Annual Snowdrop Pilgrimage

After my early assault on the hills above Longsleddale a few weeks ago, I took B and one of his pals for an afternoon wander in Eaves Wood.

Eaves Wood

The boys were temporarily hunter-gatherers and were thoroughly absorbed in the various activities which that entailed, chiefly, as far as I could tell, climbing trees, throwing ‘spears’ and building dens. For once I’d remembered to tuck a small book into a pocket, so I was occupied too…

Chillin' in the woods

Mountain Essays’ (1928) edited by E.F.Bozman  from the series ‘The King’s Treasuries of Literature’ general editor Sir A.T. Quiller Couch.

The striking thing about the afternoon was the contrast with the harsh, brilliant bleakness of my morning in the fells. Yes, it was still cold, but there was a little warmth in the weak winter sunshine, the snowdrops were resplendent along the village lanes and the woods were full of birdsong. Great tits and robins predominated. Every tree seemed to have a resident robin pugnaciously trilling from a prominent branch. We could also hear woodpeckers drumming in every quarter of the wood, and even managed to spy a few of them high in the treetops.

The snowdrops tripped a little switch: at the next opportunity, it’s time to get down to the woods by Haweswater to see whether the snowdrops there are flowering. So when one of our half-term days dawned bright and sunny, we all traipsed off for the Tour de Haweswater.

This is a favourite and oft repeated route of ours and we usually begin in Eaves Wood, but on this occasion we opted for a widdershins loop which took us first across the fields.

A walk across the fields

The boys diverted a little from the path to explore these two…

The new ponds 

…well, are they ponds or puddles? I think they appeared when it began to rain last year and they’ve been there ever since. The one which you can just about see at the back of this photo is really quite large for a puddle.

As we wandered down Moss Lane a jay shot across overhead. Unusually, it landed in a scrubby hedge in a fairly visible position and than posed for photos for quite some time.

A jay? 

I know – these aren’t great jay photos, not even the best I’ve taken, but it was a real treat to have another opportunity to study such a colourful bird.

A jay! 

The most enthusiastic fan of A.A.Milne in our little band is S. When we entered the trees, he declared it to be Hundred Acre Wood, and was gleefully telling me that he could hear Owl. We lagged a little behind the others as he balanced on the beams bordering the path.

In Hundred Acre Wood 

I couldn’t hear Owl, but we were treated to quite a close encounter with a marsh harrier, which flew off across the reeds fringing the lake.

Scots Pines 

Scots Pines.

Haweswater 

Haweswater.

Look Dad - Snowdrops 

Eventually, we reached the patch of woodland where, at this time of year, the snowdrops put on a great show. S was insistent that I should take his photo amongst the flowers.

Snowdrops V 

Last year we came on a wet day. Nice this time to see the snowdrops with sunshine.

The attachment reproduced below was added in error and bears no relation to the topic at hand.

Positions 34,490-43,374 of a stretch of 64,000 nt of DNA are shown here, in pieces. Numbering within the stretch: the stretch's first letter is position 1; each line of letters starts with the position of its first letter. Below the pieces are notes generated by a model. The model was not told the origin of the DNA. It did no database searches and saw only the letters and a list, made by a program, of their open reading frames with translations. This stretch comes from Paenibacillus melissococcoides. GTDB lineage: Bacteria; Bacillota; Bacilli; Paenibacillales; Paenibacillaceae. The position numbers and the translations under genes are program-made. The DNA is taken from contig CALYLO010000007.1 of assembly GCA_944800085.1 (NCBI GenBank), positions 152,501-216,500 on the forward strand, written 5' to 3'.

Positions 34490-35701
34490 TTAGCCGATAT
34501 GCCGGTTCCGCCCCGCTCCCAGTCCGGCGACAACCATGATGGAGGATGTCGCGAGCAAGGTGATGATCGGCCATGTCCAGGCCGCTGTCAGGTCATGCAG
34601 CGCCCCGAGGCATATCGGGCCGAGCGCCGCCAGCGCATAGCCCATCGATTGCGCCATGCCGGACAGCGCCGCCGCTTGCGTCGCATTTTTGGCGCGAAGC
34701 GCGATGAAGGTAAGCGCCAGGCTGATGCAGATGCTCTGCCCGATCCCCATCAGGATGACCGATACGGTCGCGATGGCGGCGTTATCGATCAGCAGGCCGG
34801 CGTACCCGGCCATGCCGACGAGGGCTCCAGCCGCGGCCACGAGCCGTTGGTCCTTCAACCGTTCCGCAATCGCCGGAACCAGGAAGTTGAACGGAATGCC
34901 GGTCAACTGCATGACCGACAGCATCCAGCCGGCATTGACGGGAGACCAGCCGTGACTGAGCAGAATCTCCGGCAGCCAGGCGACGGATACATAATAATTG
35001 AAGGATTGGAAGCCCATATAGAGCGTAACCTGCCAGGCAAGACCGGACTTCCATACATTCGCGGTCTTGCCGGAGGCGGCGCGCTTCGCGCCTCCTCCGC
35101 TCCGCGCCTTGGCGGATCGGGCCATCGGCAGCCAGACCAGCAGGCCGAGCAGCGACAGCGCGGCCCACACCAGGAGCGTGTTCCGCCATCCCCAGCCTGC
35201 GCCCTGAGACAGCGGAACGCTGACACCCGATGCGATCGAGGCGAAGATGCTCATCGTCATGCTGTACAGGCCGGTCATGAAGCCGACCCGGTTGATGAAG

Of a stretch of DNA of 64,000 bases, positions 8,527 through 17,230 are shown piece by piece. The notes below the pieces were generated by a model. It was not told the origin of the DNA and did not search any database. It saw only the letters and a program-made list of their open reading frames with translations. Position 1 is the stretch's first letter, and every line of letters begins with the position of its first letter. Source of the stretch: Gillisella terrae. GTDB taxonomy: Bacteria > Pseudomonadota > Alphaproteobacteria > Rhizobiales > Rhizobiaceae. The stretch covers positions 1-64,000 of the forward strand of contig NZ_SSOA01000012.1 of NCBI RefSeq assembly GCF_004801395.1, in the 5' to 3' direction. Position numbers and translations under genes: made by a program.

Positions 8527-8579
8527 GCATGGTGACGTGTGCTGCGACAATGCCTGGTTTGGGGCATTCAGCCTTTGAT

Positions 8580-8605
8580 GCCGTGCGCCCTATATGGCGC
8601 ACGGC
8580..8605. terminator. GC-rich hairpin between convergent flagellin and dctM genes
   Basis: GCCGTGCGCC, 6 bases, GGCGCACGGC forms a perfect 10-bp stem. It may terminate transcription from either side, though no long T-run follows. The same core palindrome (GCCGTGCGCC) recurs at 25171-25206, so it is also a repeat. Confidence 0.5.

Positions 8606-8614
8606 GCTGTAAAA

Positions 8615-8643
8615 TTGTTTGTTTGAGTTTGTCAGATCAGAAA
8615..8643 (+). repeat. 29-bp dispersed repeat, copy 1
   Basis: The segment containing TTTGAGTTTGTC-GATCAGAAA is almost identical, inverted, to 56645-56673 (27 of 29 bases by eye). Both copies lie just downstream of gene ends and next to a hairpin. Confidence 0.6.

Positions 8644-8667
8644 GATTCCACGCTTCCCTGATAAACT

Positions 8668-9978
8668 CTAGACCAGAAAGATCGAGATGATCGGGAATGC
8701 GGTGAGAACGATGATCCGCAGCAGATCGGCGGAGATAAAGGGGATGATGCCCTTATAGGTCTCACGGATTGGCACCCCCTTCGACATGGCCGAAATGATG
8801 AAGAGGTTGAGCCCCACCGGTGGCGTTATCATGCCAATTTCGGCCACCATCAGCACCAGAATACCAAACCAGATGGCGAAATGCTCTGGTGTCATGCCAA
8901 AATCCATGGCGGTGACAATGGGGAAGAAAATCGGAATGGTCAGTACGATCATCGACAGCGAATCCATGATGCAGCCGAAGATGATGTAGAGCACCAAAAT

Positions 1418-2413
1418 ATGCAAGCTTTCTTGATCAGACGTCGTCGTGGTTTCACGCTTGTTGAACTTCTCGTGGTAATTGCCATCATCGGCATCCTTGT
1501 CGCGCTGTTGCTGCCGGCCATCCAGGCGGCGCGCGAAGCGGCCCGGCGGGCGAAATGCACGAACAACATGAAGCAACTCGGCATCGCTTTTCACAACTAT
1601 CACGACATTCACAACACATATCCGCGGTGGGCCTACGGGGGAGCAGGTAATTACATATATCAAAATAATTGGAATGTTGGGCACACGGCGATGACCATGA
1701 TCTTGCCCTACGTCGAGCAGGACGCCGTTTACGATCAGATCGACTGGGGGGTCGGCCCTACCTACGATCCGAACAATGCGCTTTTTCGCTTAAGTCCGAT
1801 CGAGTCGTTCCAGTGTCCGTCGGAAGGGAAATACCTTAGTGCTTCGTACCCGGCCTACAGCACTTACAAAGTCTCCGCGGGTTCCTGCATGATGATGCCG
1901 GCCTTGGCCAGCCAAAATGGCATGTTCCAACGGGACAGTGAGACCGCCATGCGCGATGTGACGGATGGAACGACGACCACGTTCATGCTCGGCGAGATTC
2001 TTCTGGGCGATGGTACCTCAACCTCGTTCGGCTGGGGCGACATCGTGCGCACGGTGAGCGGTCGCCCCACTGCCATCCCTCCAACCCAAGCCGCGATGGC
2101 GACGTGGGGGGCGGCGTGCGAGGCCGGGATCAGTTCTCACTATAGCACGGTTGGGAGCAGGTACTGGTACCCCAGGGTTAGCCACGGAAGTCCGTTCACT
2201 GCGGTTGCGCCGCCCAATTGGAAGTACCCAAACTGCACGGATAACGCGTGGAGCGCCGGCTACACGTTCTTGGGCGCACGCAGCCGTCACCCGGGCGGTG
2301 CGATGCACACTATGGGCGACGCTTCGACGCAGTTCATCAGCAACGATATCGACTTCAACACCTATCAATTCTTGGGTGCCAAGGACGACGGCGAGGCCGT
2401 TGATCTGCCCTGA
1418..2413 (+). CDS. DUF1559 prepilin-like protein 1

Snowdrops IV 

Snowdrops II 

Part of the family tradition is that I take lots of photos whilst everyone else gets impatient.

Snowdrops I 

Another part is that I try, and fail, to capture the unexpected patterns of green and yellow inside the coy blooms.

Silver Birch 

We finished through Eaves Wood, visiting the Ring O’Beeches.

Ring O'Beeches 

Which means more tree climbing, or, well, more balancing, but with added height.

Mr Nonchalant

B was very nonchalant about the whole thing. TBH kept her eyes closed.

The woods were once again lively with birdsong. Sadly, I’m still only able to recognise a very limited number of species from their songs. Robins and great tits were still dominated, but now there were lots of chaffinches getting in on the act too.

What do you think – can we announce the arrival of spring?

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Annual Snowdrop Pilgrimage

Hampsfell

Half-term. No exploratory trips away on this occasion however, since TBH, who is currently teaching in Cumbria, had already had her half-term, a week before the kids and I and our Lancashire schools. We’ve had a lovely week at home though, so that’s OK. Last weekend we started (or finished in TBH’s case) our break with a bright, cold day in Grange-Over-Sands: rode our scooters along the promenade, played in the park, picnicked in a shelter overlooking the Bay. Regular readers (gluttons for punishment) will know that this is a fairly regular day out for us, but then we rang the changes and finished our day by climbing Hampsfell.

Hampsfell is another of the low limestone hills which fringe Morecambe Bay and the Kent estuary. (It’s one of Wainwright’s Outlying Fells for those who are interested in those kind of things.) Paths criss-cross the hill and, like Arnside Knott or Warton Crag, it must have a plethora of permutations of ascent and descent routes. I’ve almost always used the same route however, taken from Aileen and Brian Evans ‘Short Walks in Lakeland Book 1’, and ascending through Eggerslack Woods to the top.